The emblem of the Kingdom of Kent on the left. The County Flag of Kent on the right.
The emblem of the Kingdom of Mercia on the left. The Provincial Flag of Mercia on the right. (NB: This flag was unofficial when the Sussex Flag campaign started, however it has now since been registered).
The emblem of the Kingdom of Wessex on the left. The Provincial Flag of Wessex on the right. (NB: This flag was unofficial when the Sussex Flag campaign started, however it has now since been registered).
The emblem of the Isle of Man on the left. The National Flag of the Isle of Man on the right.
The emblem of Wales on the left. The Welsh Royal Standard circa 1195-1378 on the right. This flag is still in popular usage in Wales.
And in France…
The emblem of the Kingdom of Normandy on the left. The Provincial Flag of Normandy on the right.
So where was the County Flag of Sussex?
Brady decided to create portfolio to demonstrate the different examples of where the Sussex Emblem is being used today and in the past. These can all be seen on the ‘Martlets in Use’ page.
Sussex County Cricket Club, probably the most famous example of the martlets in use.
In May 2011, Jason Saber the Association of British Counties’ County Flag Officer, along with other members of the association, took the proposed County Flag to the Flag Institute’s Spring Meeting of 2011, showing the evidence that Brady and David had collected. More of this research can be found on the ‘Sussex Martlets’ page. A week later the flag was registered with the Institute, as six gold martlets on a blue field was demonstrated as such a traditional emblem of Sussex.
Brady with the new county flag shortly after registration
The Sussex County Flag was first flown officially on Saturday 28th May 2011 at Lewes Castle. It has since become one of the most popular county flags in the United Kingdom, as can be seen from the many photos on the ‘Gallery’ page.
The inaugural flight of the Sussex flag, at Lewes Castle on 28th May 2011.
Since 2013 the Sussex flag has been flown annually in each of the six ancient Rapes (ancient territorial divisions, see ‘Rapal Flags’ page), in the week running up to Sussex Day, 16th June. Large county flags are hoisted over the Council House in Chichester, the Town Hall in Arundel, from St Peter’s Church in Upper Beeding representing Bramber, from Lewes Castle, from St Nicholas’ Church in Pevensey, and from Hastings Castle; each representing their respective historic division of Sussex.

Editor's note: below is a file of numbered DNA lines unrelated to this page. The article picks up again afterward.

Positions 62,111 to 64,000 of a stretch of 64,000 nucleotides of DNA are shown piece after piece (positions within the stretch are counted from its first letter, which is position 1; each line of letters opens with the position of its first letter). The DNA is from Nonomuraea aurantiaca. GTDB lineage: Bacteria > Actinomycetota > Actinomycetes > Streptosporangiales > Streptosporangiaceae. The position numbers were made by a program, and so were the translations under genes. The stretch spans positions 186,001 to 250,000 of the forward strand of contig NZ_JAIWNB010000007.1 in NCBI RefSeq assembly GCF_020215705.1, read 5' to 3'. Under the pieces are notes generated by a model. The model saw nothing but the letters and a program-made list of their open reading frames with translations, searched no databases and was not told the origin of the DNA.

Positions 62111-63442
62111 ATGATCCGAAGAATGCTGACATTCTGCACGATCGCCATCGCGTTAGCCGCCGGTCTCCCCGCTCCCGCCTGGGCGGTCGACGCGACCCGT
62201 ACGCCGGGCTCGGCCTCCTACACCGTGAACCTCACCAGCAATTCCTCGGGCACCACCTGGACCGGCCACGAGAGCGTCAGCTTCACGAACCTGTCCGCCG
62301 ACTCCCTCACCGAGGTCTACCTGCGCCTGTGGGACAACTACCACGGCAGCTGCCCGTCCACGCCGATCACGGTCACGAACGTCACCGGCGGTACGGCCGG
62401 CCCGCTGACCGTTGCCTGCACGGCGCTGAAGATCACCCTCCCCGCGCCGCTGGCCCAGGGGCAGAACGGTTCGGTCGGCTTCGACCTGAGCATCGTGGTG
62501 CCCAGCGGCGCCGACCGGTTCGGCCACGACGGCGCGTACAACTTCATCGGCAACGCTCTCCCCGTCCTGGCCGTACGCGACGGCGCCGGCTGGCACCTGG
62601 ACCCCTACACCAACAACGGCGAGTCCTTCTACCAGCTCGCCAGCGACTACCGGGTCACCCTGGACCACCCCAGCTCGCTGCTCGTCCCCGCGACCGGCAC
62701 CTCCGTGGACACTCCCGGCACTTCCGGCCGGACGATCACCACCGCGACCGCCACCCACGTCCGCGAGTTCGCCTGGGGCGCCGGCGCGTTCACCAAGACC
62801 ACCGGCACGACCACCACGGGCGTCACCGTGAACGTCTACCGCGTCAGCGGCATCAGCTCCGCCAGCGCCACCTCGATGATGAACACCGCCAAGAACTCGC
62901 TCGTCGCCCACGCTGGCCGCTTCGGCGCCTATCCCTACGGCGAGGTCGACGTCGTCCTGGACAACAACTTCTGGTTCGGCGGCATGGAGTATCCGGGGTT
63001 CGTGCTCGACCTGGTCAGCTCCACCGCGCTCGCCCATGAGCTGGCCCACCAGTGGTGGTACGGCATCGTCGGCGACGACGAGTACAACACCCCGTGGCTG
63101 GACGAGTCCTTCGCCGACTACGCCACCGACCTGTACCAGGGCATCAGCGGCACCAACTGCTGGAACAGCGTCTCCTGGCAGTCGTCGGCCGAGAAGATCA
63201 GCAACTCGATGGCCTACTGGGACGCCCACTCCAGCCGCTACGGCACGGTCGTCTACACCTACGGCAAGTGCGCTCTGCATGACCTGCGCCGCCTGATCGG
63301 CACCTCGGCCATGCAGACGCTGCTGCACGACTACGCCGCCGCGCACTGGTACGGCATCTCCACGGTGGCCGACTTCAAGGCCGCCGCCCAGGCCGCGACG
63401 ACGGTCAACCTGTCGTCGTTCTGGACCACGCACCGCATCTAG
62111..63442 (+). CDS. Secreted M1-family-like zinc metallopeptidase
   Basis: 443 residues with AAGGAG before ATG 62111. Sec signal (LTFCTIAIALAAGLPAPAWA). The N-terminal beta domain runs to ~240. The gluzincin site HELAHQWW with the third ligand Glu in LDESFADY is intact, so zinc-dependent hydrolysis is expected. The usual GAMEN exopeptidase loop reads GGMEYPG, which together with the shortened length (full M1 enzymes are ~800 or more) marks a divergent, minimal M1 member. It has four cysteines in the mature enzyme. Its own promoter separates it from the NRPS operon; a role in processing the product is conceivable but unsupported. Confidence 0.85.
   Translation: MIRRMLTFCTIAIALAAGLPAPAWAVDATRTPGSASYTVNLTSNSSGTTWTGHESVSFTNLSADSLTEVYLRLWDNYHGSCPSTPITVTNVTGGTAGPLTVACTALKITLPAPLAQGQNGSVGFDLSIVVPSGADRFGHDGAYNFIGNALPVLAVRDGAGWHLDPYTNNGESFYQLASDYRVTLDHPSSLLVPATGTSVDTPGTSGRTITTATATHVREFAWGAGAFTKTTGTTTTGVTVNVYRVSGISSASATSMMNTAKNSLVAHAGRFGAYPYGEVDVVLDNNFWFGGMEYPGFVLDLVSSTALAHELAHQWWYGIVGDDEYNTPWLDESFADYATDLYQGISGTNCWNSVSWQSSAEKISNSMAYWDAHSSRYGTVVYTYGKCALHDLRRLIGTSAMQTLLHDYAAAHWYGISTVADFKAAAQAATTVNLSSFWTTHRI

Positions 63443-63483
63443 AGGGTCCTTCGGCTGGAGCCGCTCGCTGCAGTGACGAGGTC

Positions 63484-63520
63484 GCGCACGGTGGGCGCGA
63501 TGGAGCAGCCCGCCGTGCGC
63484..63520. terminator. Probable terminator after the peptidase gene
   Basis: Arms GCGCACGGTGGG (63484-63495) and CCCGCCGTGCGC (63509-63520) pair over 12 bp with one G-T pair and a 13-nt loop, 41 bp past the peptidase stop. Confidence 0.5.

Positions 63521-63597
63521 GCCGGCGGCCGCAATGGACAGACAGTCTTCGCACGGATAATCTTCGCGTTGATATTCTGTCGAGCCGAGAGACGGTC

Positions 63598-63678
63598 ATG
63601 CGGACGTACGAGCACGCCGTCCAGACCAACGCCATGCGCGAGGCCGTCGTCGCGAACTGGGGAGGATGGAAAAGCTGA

From top left, clockwise, the flags representing Chichester, Arundel, Bramber, Hastings, Pevensey and Lewes
“I think it’s a lovely flag, it’s very traditional but it doesn’t look stodgy or out of date.”
Graham Bartram, Chief Vexillologist of the Flag Institute, 3rd June 2011.
“Thanks and congratulations on your great design for a flag for Sussex, and for achieving official registration of this by the British Flag Institute. I look forward to seeing the flag flying over many buildings across our wonderful County.”
Cllr Chris Dowling, Chairman of East Sussex County Council, 13th June 2011.
“I am grateful for your efforts in this regard and wish you well with your endeavour.”
Norman Baker, MP for Lewes, 1st September 2011.
“It looks very striking and I look forward to seeing it flying when I’m out and about.”
Rt Hon Greg Clark, MP for Tunbridge Wells, 5th September 2011.
“I congratulate you in having the proposal for the blue emblem with six gold martlets to be registered officially by the Flag Institute as the Sussex Flag.”
Charles Hendry, MP for Wealden, 7th September 2011.
“It is heartening to see someone so dedicated to the promotion of our wonderful county.”
Amber Rudd, MP for Hastings and Rye, 7th September 2011.
“I was delighted to read that you have successfully campaigned for this prominent and traditional emblem… Your design will provide local people with an identifiable emblem to wave at local sporting events… I am very much in support of your attempts to get the county flag flown from as many parts of Sussex as possible and will actively promote it.”
Tim Loughton, MP for East Worthing and Shoreham, 12th September 2011.
“I am very impressed with the wonderful enthusiasm and dedication to Sussex that Brady has demonstrated by designing and promoting this wonderful flag. He has clearly spent a lot of time researching the ancient county of Sussex to create a meaningful and bold flag for Sussex which reflects it ancient and modern history. I certainly learnt one or two new interesting facts about Sussex despite the fact I was born here!”
Gregory Barker, MP for Bexhill and Battle, 13th March 2012.